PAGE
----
Sunday, December 3, 2006
Okay, here's me trying to test how to put a photo on this blog. If it came out right it should be me on the right next to Peter Coyote playing General Crook on DEADWOOD. It's a fake moustache and make-up to hopefully make me look like an old coot who's been through "The Indian Wars".
It was a one-of-a-kind experience for me. Although you might only have noticed my character "Captian Bubb" in the scene where I interrupt a dinner/meeting Crook is having with news of the soldiers running amok and he decides it's time to split, I actually worked on the set for three weeks and am in the background or just off screen in about twenty or so scenes.
None of which matters, except to say what "a gasser" it was, as Selby would say, to be part of project that I believe is the closest TV has ever gotten to Shakespeare, thanks to David Milch's brilliance (and the writers he hired to help him).
It also was a thrill because I got to ride a horse for the first and only time. When asked if I rode, I said "The last time I was on a horse was when I was a kid". They thought I meant I rode horses when I was young, so said, "No sweat, it's like riding a bike, you never forget how." But in fact what I meant was when I was very very little I was put on a pony down the Jersey shore and someone held the reins and walked the pony and me around in a circle.
But the old wrangler who picked a horse for me, made sure it was an easy one. He told me it's like driving a car! and showed me the basic left right backward and forward and faster moves and let me try them out for a few minutes before I had to ride on camera!
I loved being in the saddle, the actual historical cavalry saddles from the period we were supposed to be in. I was told they're terribly uncomfortable, but either because my skinny ass is so bony or as one of my grandmothers used to say, "No sense, no feeling", I never felt uncomfortable. I could have stayed on that horse all day, and a few times did.
I felt so proud at not only being able to ride the horse, but ride fast in one scene we did over and over again of Coyote (on a huge mule, bigger than any of the horses, like the real Crook rode) and me and the other two guys in the shot (actual horse stunt men) tore into town and jumped off our horses, without looking ridiculous. In fact, I thought I looked pretty cool.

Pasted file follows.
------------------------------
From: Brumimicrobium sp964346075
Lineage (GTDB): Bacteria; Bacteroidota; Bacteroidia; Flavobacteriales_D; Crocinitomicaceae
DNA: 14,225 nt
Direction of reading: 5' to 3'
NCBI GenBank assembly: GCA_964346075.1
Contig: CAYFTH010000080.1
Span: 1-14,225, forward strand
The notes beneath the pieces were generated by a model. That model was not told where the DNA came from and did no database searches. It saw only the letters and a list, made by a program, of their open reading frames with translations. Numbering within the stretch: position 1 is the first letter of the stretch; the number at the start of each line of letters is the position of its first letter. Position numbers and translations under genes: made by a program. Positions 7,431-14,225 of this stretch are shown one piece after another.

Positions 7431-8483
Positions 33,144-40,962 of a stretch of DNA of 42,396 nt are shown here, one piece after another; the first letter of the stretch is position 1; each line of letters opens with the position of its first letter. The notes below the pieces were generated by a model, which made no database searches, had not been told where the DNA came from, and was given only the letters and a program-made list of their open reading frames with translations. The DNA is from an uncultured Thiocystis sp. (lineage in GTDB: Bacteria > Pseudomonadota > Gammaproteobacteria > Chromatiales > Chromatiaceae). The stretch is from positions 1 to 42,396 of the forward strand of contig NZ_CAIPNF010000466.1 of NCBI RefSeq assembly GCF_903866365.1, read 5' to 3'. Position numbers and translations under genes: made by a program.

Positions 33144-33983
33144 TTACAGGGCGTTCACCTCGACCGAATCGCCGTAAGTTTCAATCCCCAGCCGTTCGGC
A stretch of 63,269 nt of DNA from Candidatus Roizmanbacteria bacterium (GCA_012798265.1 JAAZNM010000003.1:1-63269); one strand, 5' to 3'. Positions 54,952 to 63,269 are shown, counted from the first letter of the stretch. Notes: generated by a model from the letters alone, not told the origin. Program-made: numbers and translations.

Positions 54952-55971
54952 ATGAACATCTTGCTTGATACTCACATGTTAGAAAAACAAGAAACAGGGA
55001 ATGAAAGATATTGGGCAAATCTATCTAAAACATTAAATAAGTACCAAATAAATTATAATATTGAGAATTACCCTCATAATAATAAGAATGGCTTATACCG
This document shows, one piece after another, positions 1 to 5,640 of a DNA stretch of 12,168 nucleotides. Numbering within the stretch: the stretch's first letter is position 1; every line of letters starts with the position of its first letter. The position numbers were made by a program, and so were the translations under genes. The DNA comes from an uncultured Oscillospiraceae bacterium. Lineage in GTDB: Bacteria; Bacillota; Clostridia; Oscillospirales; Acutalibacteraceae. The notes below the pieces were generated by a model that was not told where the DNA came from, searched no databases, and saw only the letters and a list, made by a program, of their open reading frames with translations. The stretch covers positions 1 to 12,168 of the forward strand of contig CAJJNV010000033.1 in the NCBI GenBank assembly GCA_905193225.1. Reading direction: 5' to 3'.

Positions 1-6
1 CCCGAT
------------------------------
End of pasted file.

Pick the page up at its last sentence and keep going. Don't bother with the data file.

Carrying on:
But that shot was never used, and neither was the other one I was most proud of, shot at night, I had to ride out of town through rowdy reeling drunks, some holding flaming torches, between rutholes, and all. And as throughout the show, without my bifocals which it was decided looked too hip for the period.
So, half blind, in the dark, never having ridden a horse before, I had to make mine back up, turn right, weave between stunt men and extras and actors surging all around, some with flaming torches in their hands, and all with one hand as I held the company flag in the other! Just making it through the scene seemed like a triumph, but actually pulling it off as I thought my character would made me feel so gratified.
That scene never made it in either, but man, was it a beautiful experience. There were many takes, and I remember feeling on one of them like I had really been transported back to the frontier days. The set was historically accurate and built chornologically as the real Deadwood was. And even though some of the buildings were simple facades, riding through the rutted muddy dirt street in the dark with everyone in period costume and character, and the camera way behind us and high up and unseen by us, it felt like the real deal.
Every childhood cowboy fantasy was fulfilled in that moment. Man, am I one lucky cat or what? I used to be bugged by what I thought was the unfairness of my not getting the lead in things like that, but now know that I have been blessed way beyond most people's fantasies.
But then as Selby taught me, it's all a blessing, you just gotta say thank you.